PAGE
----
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The digital farm

by Arama Kukutai

Precision Ag has been the hot topic in the AgTech sector, particularly with the acquisition of the first “ag unicorn” (Climate Corp. acquired Monsanto) and the subsequent gold rush of new Digital Ag startups. As farmers face lower commodity prices and thinning profit margins, a plethora of startups are now attempting to persuade farmers they can deliver more value per acre.

Silicon Valley investors have been at the forefront of this expansion, but Precision Ag is not an overnight phenomenon. Established industry players such as John Deere and IBM have been engaged in smart-farm equipment development and software integration for large-scale farms for years and, more recently, web and mobile-based tools. What is new is that venture capitalists and entrepreneurs have turned their attention to agriculture in a big way. AgFunder, an online investment marketplace that matches investors with AgTech companies, expects the investment trend to top $3 billion in 2016.

Digital and Precision Ag companies easily make up the largest segment of AgTech deals by number. However, the jury is out on whether this wave of innovation will lead to strong market adoption. Only startups whose products deliver clear value and drive profitability will succeed in a big way. After all, it is a sobering counterpoint when considering the adoption rate of other new technologies by farmers, such as self-steering tractors and combines, which have an adoption rate of less than 20 percent after a decade or more of effort.

Precision Ag is about improving the key decisions farmers make about planting, fertilization, crop protection and irrigation, as well as yield and quality at harvest time. The farmer traditionally relied on experience and historical knowledge to undertake these steps according to the schedule for each season. Unprecedented low-cost access to real-time data, particularly on weather and soil conditions, is changing the farmer’s ability to both digest information and to automate via Internet-connected farm equipment, devices and infrastructure.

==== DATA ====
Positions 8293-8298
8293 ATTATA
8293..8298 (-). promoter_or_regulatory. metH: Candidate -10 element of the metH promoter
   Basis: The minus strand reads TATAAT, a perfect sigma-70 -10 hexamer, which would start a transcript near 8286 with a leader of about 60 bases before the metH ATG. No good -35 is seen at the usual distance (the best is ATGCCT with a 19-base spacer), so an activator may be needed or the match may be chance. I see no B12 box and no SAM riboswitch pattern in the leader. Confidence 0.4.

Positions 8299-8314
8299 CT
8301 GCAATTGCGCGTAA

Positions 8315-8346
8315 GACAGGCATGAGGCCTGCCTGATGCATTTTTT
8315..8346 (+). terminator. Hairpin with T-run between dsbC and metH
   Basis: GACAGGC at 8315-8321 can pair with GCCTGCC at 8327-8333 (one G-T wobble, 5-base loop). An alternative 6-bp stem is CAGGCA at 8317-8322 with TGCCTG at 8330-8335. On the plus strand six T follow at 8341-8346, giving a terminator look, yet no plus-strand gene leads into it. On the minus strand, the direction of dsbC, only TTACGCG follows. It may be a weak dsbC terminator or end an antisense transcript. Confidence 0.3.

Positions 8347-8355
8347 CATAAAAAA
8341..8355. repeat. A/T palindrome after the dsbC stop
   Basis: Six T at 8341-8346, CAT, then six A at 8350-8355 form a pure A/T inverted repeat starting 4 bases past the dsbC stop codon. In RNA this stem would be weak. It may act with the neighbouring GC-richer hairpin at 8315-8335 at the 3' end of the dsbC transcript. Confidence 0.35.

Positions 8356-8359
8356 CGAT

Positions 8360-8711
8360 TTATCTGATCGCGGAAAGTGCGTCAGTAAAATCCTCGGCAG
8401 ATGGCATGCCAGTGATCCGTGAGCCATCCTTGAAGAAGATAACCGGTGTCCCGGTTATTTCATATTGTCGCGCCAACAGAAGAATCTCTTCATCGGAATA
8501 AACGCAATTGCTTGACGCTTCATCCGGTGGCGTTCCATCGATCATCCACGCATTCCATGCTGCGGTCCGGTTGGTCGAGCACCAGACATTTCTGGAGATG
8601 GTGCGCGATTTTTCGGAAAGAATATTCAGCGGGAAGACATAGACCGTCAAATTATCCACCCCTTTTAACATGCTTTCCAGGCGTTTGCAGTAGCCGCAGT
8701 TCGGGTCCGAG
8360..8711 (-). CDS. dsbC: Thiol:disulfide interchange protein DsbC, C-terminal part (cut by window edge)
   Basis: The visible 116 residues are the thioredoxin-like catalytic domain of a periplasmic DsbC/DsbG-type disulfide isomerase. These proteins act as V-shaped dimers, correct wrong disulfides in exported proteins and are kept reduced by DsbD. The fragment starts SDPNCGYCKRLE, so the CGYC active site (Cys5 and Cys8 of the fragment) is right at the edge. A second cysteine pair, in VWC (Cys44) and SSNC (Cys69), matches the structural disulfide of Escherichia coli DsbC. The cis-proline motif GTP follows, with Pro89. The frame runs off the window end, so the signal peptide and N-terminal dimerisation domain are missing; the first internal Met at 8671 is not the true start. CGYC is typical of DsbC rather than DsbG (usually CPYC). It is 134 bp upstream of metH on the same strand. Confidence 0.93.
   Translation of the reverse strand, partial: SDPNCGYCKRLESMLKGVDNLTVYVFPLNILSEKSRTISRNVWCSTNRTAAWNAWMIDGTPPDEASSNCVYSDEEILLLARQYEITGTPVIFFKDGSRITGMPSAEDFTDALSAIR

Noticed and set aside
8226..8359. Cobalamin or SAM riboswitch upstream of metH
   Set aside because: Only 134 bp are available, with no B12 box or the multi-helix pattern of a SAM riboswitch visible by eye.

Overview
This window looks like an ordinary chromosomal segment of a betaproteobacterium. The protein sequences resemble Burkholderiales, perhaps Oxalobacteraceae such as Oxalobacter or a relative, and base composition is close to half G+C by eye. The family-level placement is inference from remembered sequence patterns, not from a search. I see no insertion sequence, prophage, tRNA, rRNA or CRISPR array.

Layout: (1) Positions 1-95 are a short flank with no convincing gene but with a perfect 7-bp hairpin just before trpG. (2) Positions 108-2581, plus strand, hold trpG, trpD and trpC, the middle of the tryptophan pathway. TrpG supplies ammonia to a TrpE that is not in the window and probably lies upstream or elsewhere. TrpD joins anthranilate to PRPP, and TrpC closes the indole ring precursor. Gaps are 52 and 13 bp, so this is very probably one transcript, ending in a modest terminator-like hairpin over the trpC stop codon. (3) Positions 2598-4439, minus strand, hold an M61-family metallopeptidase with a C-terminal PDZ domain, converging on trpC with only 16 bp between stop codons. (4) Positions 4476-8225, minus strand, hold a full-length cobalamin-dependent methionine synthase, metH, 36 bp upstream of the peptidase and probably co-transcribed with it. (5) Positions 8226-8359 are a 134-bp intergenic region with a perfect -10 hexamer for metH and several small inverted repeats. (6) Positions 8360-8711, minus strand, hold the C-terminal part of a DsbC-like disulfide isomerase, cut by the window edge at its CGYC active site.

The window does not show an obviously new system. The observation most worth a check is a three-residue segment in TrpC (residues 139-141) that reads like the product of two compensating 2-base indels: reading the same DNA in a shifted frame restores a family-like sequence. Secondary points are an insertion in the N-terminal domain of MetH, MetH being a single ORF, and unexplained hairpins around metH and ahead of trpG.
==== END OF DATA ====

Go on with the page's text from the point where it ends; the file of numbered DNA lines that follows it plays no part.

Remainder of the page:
Of course, with more data comes the challenge of making sense of it and acting upon it in a timely manner. A major area of focus for the first wave of Digital Ag companies has been around data visualization tools. Focused on satellite and aerial imagery (deployed by aircraft and drones) and applied to weather prediction and variable-rate fertilizer application, these tools have now extended to water usage and even crop protection. Another key trend has been accessing machine data from the farmers’ equipment to drive greater precision in planting, topographical mapping and soil data.

With companies hyping their claims to “millions of acres” under management, the question these companies need to answer is what can they sustainably charge farmers for these services based on the utility created per acre? Answering this question will help determine winners and losers. Seed companies are able to charge $25 and more per acre. It is no mistake that a key reason for the success of traits is demonstrable yield/cost benefit. So far, data visualization companies have not been able to command this kind of pricing.

The challenge is clear for the precision Ag startup — not just to capture acres, but to show farmers there is significant value embedded in the data that they can unlock.

 

Arama Kukutai is a partner at Finistere Ventures and a member of the speaking faculty at Global AgInvesting.

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